Last week, I had my high school graduation. Sitting in the Tsongas Center at UMass Lowell, my classmates and I were anxious to get through all the speeches and finally get our diplomas. Though I wanted my diploma so badly, I was still excited to hear what our speakers had to say. I actually thought time was going to fly by with each speech.
That was far from the case. While there were some fantastic speeches from my history teacher, the class president, the student speaker, among others, very few were impressed with our guest speaker Michael Brown, co-founder and CEO of City Year. Some may claim the biggest problem is that people don't remember who their commencement speaker was, or what the speaker said. Michael gave light to a far worse problem: people remembering who their speaker was and what he said, but in a bad way.
To be honest, I was in my grade's class council, the student organization that picked Michael as our commencement speaker. We had a tough act to follow from last year's speaker, Rachel Dratch. We knew we wouldn't get anyone nearly as famous or as funny, but we wanted to find someone who would still have something powerful and meaningful to say. When our class president suggested Michael, most class council members liked the idea. City Year, Michael's organization, is a national service program that has young adults volunteer in schools around the country to keep students on track for graduation. The big idea was that students like my classmates and I take a year off from college and give a year of service. I thought he would be inspirational to our class and open our minds to something different.
Fast-forward several months later. Instead of carefully listening to my commencement speaker, I found myself drowning in a 15-minute crossover of an autobiography and an advertisement. And unfortunately, I wasn't alone. On Facebook, I asked my classmates what they thought about Michael's speech.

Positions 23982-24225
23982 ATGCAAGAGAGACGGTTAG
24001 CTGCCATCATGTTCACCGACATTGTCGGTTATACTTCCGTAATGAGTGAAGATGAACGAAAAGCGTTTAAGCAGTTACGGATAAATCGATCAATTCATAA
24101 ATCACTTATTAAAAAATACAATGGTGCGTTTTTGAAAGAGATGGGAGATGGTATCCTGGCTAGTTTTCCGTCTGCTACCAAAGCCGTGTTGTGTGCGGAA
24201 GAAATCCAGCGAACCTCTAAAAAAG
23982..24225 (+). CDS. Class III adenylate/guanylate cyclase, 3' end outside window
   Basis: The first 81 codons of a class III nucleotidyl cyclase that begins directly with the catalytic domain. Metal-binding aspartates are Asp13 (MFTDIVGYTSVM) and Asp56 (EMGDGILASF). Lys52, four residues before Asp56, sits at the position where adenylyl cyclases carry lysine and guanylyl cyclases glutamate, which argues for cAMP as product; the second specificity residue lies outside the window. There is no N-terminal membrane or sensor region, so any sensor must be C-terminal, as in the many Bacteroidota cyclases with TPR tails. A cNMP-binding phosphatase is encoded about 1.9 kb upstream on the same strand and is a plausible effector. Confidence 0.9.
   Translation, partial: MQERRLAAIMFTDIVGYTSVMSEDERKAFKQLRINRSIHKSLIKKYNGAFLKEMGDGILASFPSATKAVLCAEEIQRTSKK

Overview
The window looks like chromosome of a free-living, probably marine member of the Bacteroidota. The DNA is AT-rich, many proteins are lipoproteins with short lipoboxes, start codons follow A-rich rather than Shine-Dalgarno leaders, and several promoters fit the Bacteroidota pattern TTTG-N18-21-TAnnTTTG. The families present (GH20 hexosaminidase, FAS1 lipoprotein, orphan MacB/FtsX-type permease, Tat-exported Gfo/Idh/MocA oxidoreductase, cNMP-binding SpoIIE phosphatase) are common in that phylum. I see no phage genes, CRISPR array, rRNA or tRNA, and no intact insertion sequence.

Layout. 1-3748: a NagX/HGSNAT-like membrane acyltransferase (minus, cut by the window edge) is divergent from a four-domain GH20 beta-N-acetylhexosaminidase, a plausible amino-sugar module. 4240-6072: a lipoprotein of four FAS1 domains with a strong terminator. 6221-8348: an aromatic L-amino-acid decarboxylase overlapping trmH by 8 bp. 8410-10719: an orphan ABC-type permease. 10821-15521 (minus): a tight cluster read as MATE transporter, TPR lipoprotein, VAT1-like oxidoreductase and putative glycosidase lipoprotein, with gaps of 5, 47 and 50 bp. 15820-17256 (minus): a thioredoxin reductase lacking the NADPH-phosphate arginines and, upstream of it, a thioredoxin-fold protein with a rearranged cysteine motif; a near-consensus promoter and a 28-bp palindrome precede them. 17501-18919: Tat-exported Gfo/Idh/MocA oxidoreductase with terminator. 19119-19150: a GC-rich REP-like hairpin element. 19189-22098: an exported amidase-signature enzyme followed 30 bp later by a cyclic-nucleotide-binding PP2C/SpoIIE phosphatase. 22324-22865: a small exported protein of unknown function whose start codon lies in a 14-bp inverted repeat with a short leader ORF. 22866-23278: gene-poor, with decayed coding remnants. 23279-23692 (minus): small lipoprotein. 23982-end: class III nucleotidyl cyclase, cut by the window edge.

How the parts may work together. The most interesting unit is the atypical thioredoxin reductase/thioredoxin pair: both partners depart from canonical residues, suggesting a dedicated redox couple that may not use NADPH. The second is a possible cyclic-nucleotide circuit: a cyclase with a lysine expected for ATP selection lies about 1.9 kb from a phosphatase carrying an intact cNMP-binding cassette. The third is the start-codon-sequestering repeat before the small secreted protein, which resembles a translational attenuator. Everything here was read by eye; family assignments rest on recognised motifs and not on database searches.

"The message was okay," wrote Henry Davidson. "But it was just contributing to the idea that we should do a City Year. It was one big advertisement. He talked too much about himself and his own experiences and not enough about anything relevant to our graduation."
Another classmate, Darwin Ding, summed his thoughts in one sentence:
"I couldn't tell if it was a speech or an advertisement."
It is one thing to give the audience background information so they understand where you're coming from. Bragging about your life and achievements, however, isn't the point of a commencement speech. A speaker at any graduation -- high school, college, preschool, Ivy League, state school -- has the chance to give one last piece of advice to a student before they venture off into the next stage of life. The advice doesn't have to be amazing. Even something so simple can resonate in someone for a long time. Although Michael didn't know my class, he must have had something valuable for us to take away as we pursue college, military service, gap year and other future endeavors.
Well, he did. Some did look at the bigger picture.
"I felt that he was presenting his principles above all else, and more advocating for us to leave the classroom for the good of society, whether it be with City Year, the Peace Corps, or any other service organization," wrote Dan Bernstein, another classmate. "He was a tremendous speaker, and his points really hit me... it's good to remember that there is much to be done in college outside the classroom for the greater community."
Still, Michael buried that important message with his own objectives. When he did bring up that message, it came across as we could only help if we participated in City Year.
"He made giving a year sound like a moral obligation," wrote Leah Leshchinsky. "While it might be a good experience for some people, there are many more ways for students to make a difference."
It wouldn't have felt so forced if he didn't repeat the phrase "give a year" over and over before having us say it back to him. Honestly, it felt like a technique someone would use to brainwash people, or what evil dictators do to control others.
I'm sure Michael meant well. No one has expecting him to be the greatest speaker ever, but he abused the opportunity to advertise his organization rather than enlighten us. Even more so, I think he talked more about how he went to Harvard and was roommates with Alan Khazei than the purpose of City Year. Had Michael taken himself out of the picture and focus on what it truly means to give a year, or even an hour, of service, he would've left a bigger impact.